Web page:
1. vs Sussex Justices, (1924 – England) is the classic Englishcase on the impartiality and recusal of  judges. It brought into common parlance the oft-quoted aphorism “Not only must Justice be done; it must also be seen to be done. In 1923 Mc Carthy, a motorcyclist, was involved in a road accident which resulted in his prosecution before a magistrates Court for dangerous driving. Unknown to the defendant and his solicitor, the clerk to the justices was a member of the firm of solicitors acting in a civil claim against the defendant, arising out of the accident that had given rise to the prosecution. The clerk retired with the justices, who returned to convict the defendant.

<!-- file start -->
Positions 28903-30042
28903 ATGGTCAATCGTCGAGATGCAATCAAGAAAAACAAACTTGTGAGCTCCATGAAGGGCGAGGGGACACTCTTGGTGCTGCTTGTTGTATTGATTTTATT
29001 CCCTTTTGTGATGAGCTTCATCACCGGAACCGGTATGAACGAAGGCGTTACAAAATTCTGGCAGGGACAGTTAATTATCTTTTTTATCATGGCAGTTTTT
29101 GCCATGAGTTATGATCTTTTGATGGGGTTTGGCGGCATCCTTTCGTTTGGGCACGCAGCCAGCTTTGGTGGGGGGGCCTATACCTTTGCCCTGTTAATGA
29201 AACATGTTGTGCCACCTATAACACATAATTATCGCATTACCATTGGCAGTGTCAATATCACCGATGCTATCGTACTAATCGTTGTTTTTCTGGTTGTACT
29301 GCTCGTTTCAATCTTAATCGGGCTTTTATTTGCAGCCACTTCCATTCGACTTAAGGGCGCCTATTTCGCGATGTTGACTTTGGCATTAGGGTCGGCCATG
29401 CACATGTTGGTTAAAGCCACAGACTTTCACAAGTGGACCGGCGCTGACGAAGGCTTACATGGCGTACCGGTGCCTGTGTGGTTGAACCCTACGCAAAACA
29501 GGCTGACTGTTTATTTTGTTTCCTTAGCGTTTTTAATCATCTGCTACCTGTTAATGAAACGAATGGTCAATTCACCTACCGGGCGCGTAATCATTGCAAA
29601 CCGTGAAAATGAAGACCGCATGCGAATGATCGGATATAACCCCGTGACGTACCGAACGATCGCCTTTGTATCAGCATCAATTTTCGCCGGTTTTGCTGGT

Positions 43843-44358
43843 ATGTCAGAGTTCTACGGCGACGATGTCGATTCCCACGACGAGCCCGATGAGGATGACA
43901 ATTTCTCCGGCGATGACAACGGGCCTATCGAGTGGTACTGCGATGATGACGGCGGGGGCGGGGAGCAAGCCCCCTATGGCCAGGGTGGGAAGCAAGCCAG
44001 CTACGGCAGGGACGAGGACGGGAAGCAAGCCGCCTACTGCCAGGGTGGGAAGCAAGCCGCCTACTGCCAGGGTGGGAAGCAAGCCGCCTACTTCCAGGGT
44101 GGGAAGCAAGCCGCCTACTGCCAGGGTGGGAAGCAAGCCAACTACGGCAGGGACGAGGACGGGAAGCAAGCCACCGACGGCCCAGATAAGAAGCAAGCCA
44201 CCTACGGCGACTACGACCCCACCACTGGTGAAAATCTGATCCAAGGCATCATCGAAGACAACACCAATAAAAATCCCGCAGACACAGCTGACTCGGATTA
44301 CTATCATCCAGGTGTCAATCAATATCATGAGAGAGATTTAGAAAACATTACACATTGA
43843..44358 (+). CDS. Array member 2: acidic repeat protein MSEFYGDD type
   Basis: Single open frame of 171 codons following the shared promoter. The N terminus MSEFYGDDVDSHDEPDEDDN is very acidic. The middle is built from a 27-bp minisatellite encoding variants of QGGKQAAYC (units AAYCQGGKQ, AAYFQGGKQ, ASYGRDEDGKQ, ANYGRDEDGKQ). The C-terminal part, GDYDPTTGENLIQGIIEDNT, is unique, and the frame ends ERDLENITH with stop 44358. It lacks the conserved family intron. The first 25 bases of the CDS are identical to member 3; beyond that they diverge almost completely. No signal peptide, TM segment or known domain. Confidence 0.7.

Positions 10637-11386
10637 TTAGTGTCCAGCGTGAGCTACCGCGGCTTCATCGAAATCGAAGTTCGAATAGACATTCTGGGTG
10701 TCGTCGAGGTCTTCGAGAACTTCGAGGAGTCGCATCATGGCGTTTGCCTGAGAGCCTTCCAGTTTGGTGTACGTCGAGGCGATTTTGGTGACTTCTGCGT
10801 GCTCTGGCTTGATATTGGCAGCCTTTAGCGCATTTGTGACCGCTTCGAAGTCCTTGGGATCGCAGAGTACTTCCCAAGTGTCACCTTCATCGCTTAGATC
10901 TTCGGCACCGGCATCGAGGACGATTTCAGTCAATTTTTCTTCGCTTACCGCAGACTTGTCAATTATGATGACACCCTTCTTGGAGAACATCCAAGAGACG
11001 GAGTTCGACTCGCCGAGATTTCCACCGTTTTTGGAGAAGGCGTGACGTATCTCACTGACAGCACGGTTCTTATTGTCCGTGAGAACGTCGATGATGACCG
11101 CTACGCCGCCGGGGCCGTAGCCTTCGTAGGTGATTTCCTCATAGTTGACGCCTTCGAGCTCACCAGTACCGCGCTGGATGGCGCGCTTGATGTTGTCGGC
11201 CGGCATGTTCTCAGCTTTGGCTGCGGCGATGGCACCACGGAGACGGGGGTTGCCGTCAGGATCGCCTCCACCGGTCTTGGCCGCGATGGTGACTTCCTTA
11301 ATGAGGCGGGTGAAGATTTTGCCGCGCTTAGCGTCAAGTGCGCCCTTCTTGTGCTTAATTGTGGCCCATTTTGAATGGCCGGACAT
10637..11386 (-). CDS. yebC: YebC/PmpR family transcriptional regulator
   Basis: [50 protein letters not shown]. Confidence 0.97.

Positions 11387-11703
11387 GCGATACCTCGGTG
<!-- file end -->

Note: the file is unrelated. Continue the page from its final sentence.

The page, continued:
On learning of the clerk’s provenance, the defendant applied to have the conviction quashed. The justices swore affidavits stating that they had reached their decision to convict the defendant without consulting their clerk.

The conviction was set aside holding that – “The question therefore is not whether in this case the deputy clerk made any observation or offered any criticism which he might not properly have made or offered; the question is whether he was so related to the case in its civil aspect as to be unfit to act as clerk to the justices in the criminal matter. The answer to that question depends not upon what actually was done but upon what might appear to be done. Nothing is to be done which creates even a suspicion that there has been an improper interference with the course of justice. Speaking for myself, I accept the statements contained in the justices’ affidavit, but they show very clearly that the deputy clerk was connected with the case…and if he had been required to do so, discharge the duties which his other position involved. His twofold position was a manifest contradiction.”